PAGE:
Sean O’Donnell is a member of the white fang club — which is to say that he’s one of a group of biologists whose been bitten by a venomous snake and lived to tell the tale.
In 2009, O’Donnell, PhD, now an associate department head of Biodiversity, Earth and Environmental Sciences (BEES) in Drexel’s College of Arts and Science, was involved in a program teaching tropical field courses for undergraduates in a lowland rain forest in Costa Rica. It was there, two years before he came to Drexel, that he was initiated to the club via a Central American bushmaster.
Bushmasters are the longest venomous snakes found in the western hemisphere, according to the Encyclopedia Britannica. Their venom is deadly, killing more than half of the people who suffer bites, and their genus, Lachesis, is actually derived from the name of one of the mythological Greek Fates — specifically the one who determined how long a person’s life lasted.
Here’s what O’Donnell’s learned about being bitten by a deadly viper.
- Even Taking the Best of Care, Vipers Can Still Strike
As an entomologist, O’Donnell’s research over the years has focused on insects like wasps and ants. One morning, O’Donnell and a group of students were following an army ant foraging column, known as a “raid,” through the forest.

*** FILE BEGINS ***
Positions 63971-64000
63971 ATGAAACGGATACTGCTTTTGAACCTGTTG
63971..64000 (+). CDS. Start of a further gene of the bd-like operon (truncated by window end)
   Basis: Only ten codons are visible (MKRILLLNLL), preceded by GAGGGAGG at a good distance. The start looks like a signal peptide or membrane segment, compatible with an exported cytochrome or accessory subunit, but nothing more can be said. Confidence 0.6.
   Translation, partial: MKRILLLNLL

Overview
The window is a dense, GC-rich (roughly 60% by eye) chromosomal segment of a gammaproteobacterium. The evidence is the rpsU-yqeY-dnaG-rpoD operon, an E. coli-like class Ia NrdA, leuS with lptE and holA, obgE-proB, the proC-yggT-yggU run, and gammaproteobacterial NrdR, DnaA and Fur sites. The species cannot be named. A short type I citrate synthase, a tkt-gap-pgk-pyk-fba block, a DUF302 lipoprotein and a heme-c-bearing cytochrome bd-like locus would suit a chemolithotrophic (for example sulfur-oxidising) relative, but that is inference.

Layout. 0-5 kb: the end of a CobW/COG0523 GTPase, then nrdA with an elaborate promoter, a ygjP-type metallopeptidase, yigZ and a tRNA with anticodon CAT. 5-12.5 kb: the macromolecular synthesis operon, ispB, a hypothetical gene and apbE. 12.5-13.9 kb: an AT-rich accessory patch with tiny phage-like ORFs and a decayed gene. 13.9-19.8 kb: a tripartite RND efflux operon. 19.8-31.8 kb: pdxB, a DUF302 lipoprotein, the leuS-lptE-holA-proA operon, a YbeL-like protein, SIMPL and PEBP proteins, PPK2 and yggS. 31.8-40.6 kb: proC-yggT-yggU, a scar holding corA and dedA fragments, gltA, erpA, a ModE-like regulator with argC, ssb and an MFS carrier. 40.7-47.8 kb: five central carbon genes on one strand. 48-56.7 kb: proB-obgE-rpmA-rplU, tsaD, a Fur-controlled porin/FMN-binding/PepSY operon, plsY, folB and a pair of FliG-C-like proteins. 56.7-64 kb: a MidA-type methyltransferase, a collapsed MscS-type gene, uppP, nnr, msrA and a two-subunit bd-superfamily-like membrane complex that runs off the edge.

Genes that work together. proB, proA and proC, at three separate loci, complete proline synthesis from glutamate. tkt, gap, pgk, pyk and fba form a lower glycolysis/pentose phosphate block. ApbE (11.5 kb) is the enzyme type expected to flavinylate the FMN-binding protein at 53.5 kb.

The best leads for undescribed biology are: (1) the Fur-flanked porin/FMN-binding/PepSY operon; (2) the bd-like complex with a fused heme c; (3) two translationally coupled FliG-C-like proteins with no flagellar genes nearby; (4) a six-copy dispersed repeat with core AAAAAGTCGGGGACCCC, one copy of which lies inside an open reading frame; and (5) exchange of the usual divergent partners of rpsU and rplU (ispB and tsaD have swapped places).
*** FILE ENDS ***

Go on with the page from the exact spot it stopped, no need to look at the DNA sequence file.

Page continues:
As he followed the ants in the light of the morning, O’Donnell was wearing heavy boots that came up past his ankles to protect against anything that might be moving along the forest floor. He also walked deliberately, choosing his steps.
“I wasn’t risking a bite — running through the forest at night with sandals on without a flashlight,” O’Donnell said.
Eventually, the raid went through a gap in the forest created by a fallen tree. O’Donnell went around it — because he knew that’s where snakes tended to hang out.
It turned out this snake didn’t have that tendency.
- You May Never See the Snake That Bit You
O’Donnell took a moment to look with binoculars at a flock of birds following along with the ant raid. Birds are known to move with these ant columns and capitalize on the bugs they scare out of hiding.
At that moment, he was struck by an immense pain in his left heel.
“It was all at once,” O’Donnell said. “It was like being hit with a sledge hammer with a nail on the end. For many years, I worked on wasps and then these army ants. I get stung a lot. This wasn’t like anything I’ve ever felt.”
Whipping off his boot, O’Donnell didn’t see the scorpion or bullet ant he expected to find tumbling out. There was just a single, bloody puncture in his heel.
O’Donnell’s vision became blurry and dizzy. Following the voices of his students, he left the forest, and a pounding headache soon set in.
He never saw the snake.
“I’ve talked to some people in the field and they said these vipers are almost undetectable to the human eye when they’re in their environment,” O’Donnell said.
- And Not Seeing the Snake Could Be A Big Problem
After getting to the clearing for the field station where he was teaching , O’Donnell examined the wound further. He found that it was still bleeding and had become swollen.
It was then that he theorized that he was bitten by a snake but only one fang hit. Two fellow faculty members didn’t think that was the case and talked O’Donnell out of it, partly because there was no venom on the boot . They reasoned it must have been a bullet ant.